Monday, June 20, 2011

Much Ado About Goodness

As my daughter and I prepare to move, we've been making it a point to spend some time together before each of us heads into a new chapter of our lives.  We have an easy way with each other, and good humor and laughter is always present when we hang out.  There have been moments this past week that I will carry with me for the rest of my days.  To say I am grateful to her for giving to me of her time would be an understatement.  Over the years, I've had people tell me, after witnessing or hearing about my relationship with my daughter, "You're a good mother," like they need to come up with some reason why she gives to me, or shows me her love.  I am always a little shocked by this statement, because I don't view it as something I did to deserve her love...I see the gift of her loving act as a blessing outside anything I did or am.  It's about her, not me.  I have a full recognition that she doesn't have to give me her time, her love, or anything else if she doesn't want to.  The fact that she makes that choice freely to go there with me means a great deal to me, and with the recognition of it, I feel grateful.

I have found, in observing folks over the years, that mankind has an obsession with being, and therefore appearing good.  Along with it is also the need to protect that appearance.  I did too, until I came across this statement right here:  "Why do you call me good?  Jesus answered.  No one is good -- except God alone."  (Mark 10:18)  I remember my reaction to that statement was one of confusion.  In fact, my brain did a big ERT.  What the hell did He mean by that?  Wasn't He like the epitome of good?  Try as I might, I couldn't understand it, but I felt like it was important for me to see, so I tucked it into the back of my mind and heart to be processed while I went about other things, bringing it out now and then to meditate on and ponder.  Finally, my eyes were opened, and understanding dawned.  Labeling a person as good, is the exact same thing as labeling them as bad.  Both are a judgment, because both are an opinion that is made subjective from the perception of the beholder.  What's good or bad to one person isn't necessarily good or bad to all.   We all have our definitions of what constitutes good and bad.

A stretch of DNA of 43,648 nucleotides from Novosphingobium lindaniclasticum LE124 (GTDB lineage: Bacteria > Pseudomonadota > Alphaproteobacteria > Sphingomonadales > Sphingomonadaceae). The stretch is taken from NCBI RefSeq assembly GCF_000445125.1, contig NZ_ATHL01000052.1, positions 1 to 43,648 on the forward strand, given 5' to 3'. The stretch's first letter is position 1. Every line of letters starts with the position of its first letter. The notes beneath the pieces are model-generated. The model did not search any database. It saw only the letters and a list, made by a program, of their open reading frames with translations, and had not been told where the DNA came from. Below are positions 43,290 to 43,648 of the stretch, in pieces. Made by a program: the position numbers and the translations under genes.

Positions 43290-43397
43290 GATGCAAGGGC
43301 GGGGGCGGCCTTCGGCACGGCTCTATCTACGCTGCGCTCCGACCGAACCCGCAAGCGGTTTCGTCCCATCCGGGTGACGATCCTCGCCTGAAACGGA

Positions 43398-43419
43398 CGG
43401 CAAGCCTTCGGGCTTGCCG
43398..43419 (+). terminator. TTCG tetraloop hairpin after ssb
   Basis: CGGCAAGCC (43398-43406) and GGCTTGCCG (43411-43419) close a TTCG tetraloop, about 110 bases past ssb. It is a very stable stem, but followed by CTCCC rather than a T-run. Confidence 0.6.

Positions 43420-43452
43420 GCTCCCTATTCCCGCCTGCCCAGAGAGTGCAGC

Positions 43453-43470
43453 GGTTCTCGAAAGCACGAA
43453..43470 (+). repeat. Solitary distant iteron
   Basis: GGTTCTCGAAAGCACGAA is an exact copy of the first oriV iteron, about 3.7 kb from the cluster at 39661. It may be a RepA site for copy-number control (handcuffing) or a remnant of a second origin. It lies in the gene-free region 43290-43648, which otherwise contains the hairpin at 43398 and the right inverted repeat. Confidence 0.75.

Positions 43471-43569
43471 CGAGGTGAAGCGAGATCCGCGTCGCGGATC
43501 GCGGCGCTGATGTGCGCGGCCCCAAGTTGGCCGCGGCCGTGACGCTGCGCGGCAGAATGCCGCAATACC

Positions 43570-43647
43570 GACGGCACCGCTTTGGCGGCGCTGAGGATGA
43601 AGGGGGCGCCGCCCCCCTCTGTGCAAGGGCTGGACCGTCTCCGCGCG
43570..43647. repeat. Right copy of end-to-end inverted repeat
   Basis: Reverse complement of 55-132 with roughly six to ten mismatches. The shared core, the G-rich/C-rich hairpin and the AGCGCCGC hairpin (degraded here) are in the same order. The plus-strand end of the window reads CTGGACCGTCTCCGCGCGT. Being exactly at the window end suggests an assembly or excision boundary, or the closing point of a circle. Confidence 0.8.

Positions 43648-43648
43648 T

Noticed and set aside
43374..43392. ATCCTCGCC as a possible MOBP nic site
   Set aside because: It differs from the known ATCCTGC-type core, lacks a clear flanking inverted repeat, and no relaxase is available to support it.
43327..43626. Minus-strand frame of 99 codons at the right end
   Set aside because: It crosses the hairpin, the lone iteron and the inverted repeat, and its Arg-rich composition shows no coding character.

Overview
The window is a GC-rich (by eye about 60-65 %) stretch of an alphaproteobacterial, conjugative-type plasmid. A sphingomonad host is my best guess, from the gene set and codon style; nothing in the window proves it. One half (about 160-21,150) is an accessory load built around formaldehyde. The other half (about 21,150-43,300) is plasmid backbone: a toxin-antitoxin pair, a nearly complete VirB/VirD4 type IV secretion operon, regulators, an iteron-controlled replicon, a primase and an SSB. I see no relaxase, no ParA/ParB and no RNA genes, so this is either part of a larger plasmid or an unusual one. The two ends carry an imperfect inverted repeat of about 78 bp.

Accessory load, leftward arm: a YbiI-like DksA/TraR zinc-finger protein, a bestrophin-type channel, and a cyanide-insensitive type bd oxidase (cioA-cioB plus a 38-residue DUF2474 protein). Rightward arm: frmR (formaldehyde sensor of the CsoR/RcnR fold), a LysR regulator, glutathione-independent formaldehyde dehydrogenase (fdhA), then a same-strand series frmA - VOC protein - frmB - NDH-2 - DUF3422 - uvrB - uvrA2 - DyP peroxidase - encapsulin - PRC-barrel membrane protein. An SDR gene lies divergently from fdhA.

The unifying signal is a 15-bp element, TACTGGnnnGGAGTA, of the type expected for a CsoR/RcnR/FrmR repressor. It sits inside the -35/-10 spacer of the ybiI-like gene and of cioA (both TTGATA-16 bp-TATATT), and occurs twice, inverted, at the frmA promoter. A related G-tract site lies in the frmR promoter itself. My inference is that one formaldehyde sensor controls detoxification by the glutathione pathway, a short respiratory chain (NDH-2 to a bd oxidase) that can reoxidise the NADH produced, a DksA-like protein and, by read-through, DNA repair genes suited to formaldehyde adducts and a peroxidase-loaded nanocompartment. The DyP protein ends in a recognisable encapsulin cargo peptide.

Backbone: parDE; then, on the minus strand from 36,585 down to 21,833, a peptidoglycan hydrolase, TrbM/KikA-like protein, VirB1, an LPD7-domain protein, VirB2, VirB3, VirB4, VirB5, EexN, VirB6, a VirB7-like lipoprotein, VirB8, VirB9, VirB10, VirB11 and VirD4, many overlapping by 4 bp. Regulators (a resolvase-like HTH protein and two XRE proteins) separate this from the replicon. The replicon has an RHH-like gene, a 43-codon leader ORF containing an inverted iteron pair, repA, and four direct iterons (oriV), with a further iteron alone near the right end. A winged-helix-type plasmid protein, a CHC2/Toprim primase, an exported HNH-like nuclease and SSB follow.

Once I understood what Jesus meant by His statement, I can't even describe to you how freeing it felt.  It also opened the door in my mind to understanding what "righteousness" as opposed to "self righteousness" was all about.  Here's the trouble we get into when we are concerned with being "a good person."   A few weeks ago I mentioned a friend of mine being thrown out of her house, and left homeless, with nothing but the clothes on her back, and a few dollars.  ( I finally heard from her, and she found a place to stay, and is doing as well as can be expected.  She still doesn't have what rightfully belongs to her).  The two men who ousted her believed they had good reason to do so.  They kept all her belongings, including her purse and ID's, and her beloved animals.  I encountered them a few times after all this happened, once while they were rifling through all her belongings, and without fail, they went into a litany of justifications for doing what they did, mainly making her out to be "the bad person," and ending with..."I'm a good person." Hrmm....

Here's my viewpoint on what transpired: